Knicks on verge of signing Iverson

Allen Iverson of the Memphis Grizzlies on the

Allen Iverson of the Memphis Grizzlies on the court against the Los Angeles Lakers on November 6, 2009 at Staples Center in Los Angeles, California. Photo Credit: Getty/Stephen Dunn

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INDIANAPOLIS - Allen Iverson has told associates he is prepared to come to New York and resuscitate not only his Hall of Fame career but also a desperate franchise trying to pacify its frustrated fans as it bridges the gap to 2010.

Though no decision has been officially made by the Knicks, indications are that the Iverson Era - however brief it may be - could begin as early as Thursday night after the 34-year-old former MVP clears waivers at 6 p.m. It may all hinge on how both sides come out of a conversation that is expected to take place Thursday.

"We wouldn't be considering it if we thought we were functioning well and we're not," Walsh said of the Knicks, who went into last night's game against the Pacers with a 1-9 record. "And I want to make sure if we do something like this it's the right thing to do."

Walsh said if the Knicks, who like Newsday are owned by Cablevision, do offer Iverson a contract - likely the $1.4 million veteran's minimum - it will be done immediately after he clears waivers.

Walsh spent his day back home in Indianapolis on the phone getting advice from several resources, including Larry Brown, who coached Iverson in Philadelphia and recently revealed that the Bobcats made an offer for Iverson in September. But Iverson chose to take the higher offer from the Memphis Grizzlies. Brown said Charlotte, with its glut at guard, wouldn't have a spot for Iverson at this point.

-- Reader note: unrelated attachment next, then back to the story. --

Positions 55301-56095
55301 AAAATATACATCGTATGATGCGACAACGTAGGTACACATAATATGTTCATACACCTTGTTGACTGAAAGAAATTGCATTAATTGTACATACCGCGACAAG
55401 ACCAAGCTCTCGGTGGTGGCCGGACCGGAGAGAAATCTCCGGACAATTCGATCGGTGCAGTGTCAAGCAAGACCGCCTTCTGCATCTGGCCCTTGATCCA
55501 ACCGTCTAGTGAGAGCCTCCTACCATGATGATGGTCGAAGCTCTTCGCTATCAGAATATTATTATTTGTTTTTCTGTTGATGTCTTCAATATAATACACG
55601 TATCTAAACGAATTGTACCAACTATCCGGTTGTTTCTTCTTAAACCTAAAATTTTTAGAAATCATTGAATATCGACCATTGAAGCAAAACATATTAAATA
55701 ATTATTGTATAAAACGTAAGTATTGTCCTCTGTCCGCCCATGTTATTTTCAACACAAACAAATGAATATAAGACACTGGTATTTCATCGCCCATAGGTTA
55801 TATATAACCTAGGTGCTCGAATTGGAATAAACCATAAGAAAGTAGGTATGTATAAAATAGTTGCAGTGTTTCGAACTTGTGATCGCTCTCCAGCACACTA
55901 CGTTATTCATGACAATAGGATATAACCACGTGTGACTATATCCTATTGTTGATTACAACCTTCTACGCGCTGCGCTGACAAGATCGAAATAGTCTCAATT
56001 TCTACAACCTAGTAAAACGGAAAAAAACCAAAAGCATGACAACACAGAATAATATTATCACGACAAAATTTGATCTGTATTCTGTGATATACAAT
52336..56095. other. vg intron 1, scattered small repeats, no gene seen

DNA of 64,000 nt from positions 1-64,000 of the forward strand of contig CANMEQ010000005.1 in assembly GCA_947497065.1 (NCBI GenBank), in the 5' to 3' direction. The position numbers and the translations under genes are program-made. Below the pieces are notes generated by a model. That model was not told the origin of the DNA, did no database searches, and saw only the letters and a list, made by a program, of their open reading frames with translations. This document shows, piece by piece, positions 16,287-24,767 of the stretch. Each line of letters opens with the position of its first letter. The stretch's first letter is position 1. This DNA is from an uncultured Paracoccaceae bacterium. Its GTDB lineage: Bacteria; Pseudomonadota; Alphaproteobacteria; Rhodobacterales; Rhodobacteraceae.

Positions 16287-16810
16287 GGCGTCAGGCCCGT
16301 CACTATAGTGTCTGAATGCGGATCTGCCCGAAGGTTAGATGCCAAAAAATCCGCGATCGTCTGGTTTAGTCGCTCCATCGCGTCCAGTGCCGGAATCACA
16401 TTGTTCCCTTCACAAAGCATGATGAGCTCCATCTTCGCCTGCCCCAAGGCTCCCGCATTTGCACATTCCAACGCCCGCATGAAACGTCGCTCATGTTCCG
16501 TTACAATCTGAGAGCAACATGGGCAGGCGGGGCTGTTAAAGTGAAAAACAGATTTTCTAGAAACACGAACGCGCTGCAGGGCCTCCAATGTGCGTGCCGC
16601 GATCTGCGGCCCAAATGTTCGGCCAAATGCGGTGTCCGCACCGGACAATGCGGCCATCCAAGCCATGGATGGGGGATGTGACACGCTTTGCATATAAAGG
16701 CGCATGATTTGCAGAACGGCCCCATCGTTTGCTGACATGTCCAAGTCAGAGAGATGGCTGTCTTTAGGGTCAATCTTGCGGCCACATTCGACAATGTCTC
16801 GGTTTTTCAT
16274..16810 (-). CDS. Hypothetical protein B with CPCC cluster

Mike D'Antoni seems comfortable with signing Iverson, who comes with loads of talent and baggage (not to mention a sizable entourage that can't wait to see him return to the Northeast). Walsh and D'Antoni still want to talk first with Iverson, who may have to be allowed his own set of rules, especially regarding practice.

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Walsh said if D'Antoni wasn't on board, "I won't do it . . . I'm not going to force anybody on the coach." It would be an about-face by D'Antoni, who last summer was against signing Iverson as a free agent. "We know exactly who Allen Iverson is and he brings a lot of very positive things to the table," D'Antoni said. "We'll see if the organization is going to change directions because it's a change of direction, there's no doubt about it."

But Walsh said Iverson's arrival wouldn't signal the end to any development plans for the team's young players, such as Danilo Gallinari, Wilson Chandler, Toney Douglas and Jordan Hill.

"I think the young players can benefit, if they're not getting it done the way they are, maybe they could benefit by having a guy that can show them how to get it done," Walsh said. "This would be a move to make it better for the young players to learn."

But what would it mean for veterans such as Chris Duhon, who would likely lose his starting position, and Al Harrington, who would see a reduced number of shots?

Harrington, currently the Knicks' leading scorer, said he would welcome the addition of Iverson to the team.

"I think it would help things because you've got a guy who's a proven scorer, probably a Hall of Famer," he said.

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